'The defendant denies that he granted any receipt to the plaintiff as alleged or at all. The defendant states that the said purported receipt annexed to the plaint and marked with the letter 'A' is a forged and/or manufactured document, it was never executed by the defendant nor granted by the defendant to plaintiff and/or at all and the alleged consideration under it never passed.'
12-20. (His Lordship then considered the evidence and circumstances of the case and continued as follows) :
On a consideration of the entire evidence onrecord, I hold that the agreement for sale was arrived at between the parties, that the entire consideration of. Rs. 20,000/- was paid by the plaintiff to the defendant on 21-3-1950 when the agreement for sale was concluded, that the plaintiff performed his part of the bargain and that the defendant has committed a breach in not executing a conveyance in favour of the plaintiff.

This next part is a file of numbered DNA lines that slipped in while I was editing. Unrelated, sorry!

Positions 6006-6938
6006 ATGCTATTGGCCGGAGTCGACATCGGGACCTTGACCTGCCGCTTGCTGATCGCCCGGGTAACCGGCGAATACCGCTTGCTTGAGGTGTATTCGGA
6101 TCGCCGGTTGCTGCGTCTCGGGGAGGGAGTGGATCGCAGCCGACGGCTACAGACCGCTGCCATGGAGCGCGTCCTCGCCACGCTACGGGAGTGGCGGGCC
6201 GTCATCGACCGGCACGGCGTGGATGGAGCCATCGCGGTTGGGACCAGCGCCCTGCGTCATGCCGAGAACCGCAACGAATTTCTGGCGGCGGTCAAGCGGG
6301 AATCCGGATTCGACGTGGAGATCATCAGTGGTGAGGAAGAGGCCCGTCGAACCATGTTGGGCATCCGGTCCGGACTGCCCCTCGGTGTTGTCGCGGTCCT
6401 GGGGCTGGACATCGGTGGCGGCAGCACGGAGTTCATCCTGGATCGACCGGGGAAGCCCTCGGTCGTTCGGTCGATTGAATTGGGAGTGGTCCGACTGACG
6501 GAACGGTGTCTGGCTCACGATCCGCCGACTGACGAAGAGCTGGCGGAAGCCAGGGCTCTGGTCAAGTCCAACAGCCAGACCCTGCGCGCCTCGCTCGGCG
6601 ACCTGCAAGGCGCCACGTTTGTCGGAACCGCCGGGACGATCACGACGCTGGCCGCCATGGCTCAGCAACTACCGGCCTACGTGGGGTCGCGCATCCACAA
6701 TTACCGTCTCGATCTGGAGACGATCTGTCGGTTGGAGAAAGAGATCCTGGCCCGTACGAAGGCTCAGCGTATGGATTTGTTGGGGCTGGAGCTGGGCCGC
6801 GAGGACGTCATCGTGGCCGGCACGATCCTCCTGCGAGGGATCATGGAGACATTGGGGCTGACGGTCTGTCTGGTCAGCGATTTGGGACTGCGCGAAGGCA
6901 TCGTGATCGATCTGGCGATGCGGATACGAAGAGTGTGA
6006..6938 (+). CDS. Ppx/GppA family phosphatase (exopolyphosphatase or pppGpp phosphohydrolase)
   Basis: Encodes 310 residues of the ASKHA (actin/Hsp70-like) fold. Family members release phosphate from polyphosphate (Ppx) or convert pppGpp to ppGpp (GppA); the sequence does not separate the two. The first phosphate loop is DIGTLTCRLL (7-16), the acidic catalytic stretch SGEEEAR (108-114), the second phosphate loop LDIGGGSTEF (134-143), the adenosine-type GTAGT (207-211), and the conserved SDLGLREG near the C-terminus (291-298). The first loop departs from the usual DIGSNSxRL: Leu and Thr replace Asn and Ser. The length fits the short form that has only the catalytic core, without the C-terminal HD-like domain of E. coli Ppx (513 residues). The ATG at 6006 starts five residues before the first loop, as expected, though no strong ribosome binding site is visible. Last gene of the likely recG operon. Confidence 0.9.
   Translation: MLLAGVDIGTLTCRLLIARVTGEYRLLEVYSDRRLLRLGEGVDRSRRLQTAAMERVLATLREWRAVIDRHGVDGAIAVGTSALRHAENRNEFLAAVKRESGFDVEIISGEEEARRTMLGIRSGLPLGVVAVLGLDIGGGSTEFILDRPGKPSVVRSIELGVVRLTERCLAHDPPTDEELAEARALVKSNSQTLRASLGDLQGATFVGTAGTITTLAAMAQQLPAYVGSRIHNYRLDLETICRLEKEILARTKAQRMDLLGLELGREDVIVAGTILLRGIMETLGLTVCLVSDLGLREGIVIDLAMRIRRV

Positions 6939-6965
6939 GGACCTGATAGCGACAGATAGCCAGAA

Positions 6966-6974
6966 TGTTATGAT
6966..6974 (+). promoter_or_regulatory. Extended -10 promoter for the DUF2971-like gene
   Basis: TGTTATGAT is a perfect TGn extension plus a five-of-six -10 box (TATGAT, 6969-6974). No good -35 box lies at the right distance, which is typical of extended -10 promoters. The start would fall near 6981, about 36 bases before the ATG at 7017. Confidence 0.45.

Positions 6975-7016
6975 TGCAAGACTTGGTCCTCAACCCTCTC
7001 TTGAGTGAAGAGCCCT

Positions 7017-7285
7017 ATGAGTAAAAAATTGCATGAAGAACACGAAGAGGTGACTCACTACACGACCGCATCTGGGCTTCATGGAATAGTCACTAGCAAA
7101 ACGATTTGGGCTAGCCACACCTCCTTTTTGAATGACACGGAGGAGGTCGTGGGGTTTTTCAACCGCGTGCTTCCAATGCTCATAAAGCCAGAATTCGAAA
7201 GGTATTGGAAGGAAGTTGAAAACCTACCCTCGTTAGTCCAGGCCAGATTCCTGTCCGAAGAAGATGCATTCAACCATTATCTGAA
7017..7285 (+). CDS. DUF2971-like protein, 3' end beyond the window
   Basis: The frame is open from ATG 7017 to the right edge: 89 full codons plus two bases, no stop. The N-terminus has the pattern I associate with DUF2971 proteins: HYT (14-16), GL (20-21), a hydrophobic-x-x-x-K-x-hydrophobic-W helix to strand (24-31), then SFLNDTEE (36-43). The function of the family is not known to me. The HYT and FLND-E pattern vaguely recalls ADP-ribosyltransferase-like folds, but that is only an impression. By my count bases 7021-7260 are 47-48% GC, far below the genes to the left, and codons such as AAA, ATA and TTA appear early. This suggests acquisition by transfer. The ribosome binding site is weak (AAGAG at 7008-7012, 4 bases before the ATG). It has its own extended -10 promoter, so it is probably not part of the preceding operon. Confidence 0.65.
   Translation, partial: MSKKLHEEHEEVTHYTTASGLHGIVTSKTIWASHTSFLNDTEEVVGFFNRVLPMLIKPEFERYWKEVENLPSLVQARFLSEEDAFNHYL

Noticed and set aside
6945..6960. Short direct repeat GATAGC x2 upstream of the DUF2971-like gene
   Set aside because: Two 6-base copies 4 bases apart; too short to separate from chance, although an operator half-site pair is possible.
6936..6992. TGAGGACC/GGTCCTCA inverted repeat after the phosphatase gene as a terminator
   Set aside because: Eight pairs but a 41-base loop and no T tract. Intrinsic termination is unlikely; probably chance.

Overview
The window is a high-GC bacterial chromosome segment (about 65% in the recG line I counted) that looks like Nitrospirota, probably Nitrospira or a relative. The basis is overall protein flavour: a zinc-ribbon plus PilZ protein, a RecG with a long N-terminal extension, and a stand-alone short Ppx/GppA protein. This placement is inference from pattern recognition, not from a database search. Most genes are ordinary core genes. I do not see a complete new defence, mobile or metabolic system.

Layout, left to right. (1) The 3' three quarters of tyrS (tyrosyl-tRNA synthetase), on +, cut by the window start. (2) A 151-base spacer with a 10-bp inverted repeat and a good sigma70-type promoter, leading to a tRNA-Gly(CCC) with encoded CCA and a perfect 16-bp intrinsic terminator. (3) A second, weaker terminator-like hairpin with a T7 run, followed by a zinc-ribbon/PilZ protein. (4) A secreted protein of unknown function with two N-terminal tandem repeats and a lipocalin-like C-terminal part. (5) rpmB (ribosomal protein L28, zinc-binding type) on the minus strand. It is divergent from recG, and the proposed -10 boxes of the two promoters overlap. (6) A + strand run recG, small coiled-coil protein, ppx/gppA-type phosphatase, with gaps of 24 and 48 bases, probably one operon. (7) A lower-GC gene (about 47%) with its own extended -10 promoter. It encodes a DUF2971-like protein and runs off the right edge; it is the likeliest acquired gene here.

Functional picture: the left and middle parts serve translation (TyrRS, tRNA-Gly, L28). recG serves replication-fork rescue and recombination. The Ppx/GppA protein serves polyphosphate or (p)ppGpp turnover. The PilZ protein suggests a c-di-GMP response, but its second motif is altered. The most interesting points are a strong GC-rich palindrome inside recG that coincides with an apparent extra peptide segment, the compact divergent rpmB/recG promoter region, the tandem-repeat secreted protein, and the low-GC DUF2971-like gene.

21. The point has still to be considered whether I should enforce the agreement in this case even though there is a binding contract between the parties and one of the parties has committed a breach. A Court of Equity is not bound to grant a decree for specific performance of an agreement even though the agreement is proved and the plaintiff has performed and/or is ready and willing to perform his part of the bargain. I have to take into consideration the transaction itself and the circumstances surrounding the transaction to decide whether specific performance should be decreed. The defendant entered into the agreement for sale under traffic circumstances. It was a time of great tension when under a sense of insecurity of his life and property the defendant agreed to sell his properties including the bastu. It is clear that the price at which the defendant agreed to sell is very much less than its proper price. The evidence of valuation of the property given by the valuer called by the defendant may be absolutely worthless. But the plaintiff himself admitted that the value of the properties would be at least Rs. 30,000/- to Rs. 35,000/-. According to the defendant the value as much more. In my judgment the properties have been agreed to be sold at less than half its real value and the defendant was induced to enter intothis agreement for sale under such circumstances,that the Court of Equity should not compel him toperform such agreement. Consideration of equityprompts me not to enforce this contract. On theother hand the plaintiff has paid the sum ofRs. 20,000/: to the defendant and for all these yearsthe plaintiff is deprived of the user of this money.The plaintiff in law is entitled to compensation insubstitution for specific performance. Indeed theplaintiff has claimed an alternate relief in this suit,namely, return of the Rs. 20,000/- plus interest plusRs. 3,000/- as compensation. In my judgment thedecree that should be passed in favour of the plaintiff in this case is a decree for Rs. 20,000/- withinterest at the rate of six per cent, per annum from21-3-1950 up to this date with further interest onRs. 20,000/- at the same rate till the date of realisation, and no further compensation and I pass adecree accordingly. The decretal amount is recoverable by attachment and sale of the properties inexecution of this decree. It will take time for theplaintiff to effect such attachment and to protect theplaintiff. I should injunct the defendant from dealing in any way with the properties by way of mortgage, sale or otherwise for a period of six monthswithin which period the plaintiff is expected tolevy attachment on the properties in execution ofthis decree. Though the plaintiff would be entitled to levy attachment he will not be entitled tobring the properties to sale in execution of thisdecree for a period of six months from this date.The plaintiff will also get the costs less one day'shearing costs. I deduct one day's hearing costs because at the instance of the plaintiff the suit hadto be adjourned to enable the plaintiff to disclosefurther documents.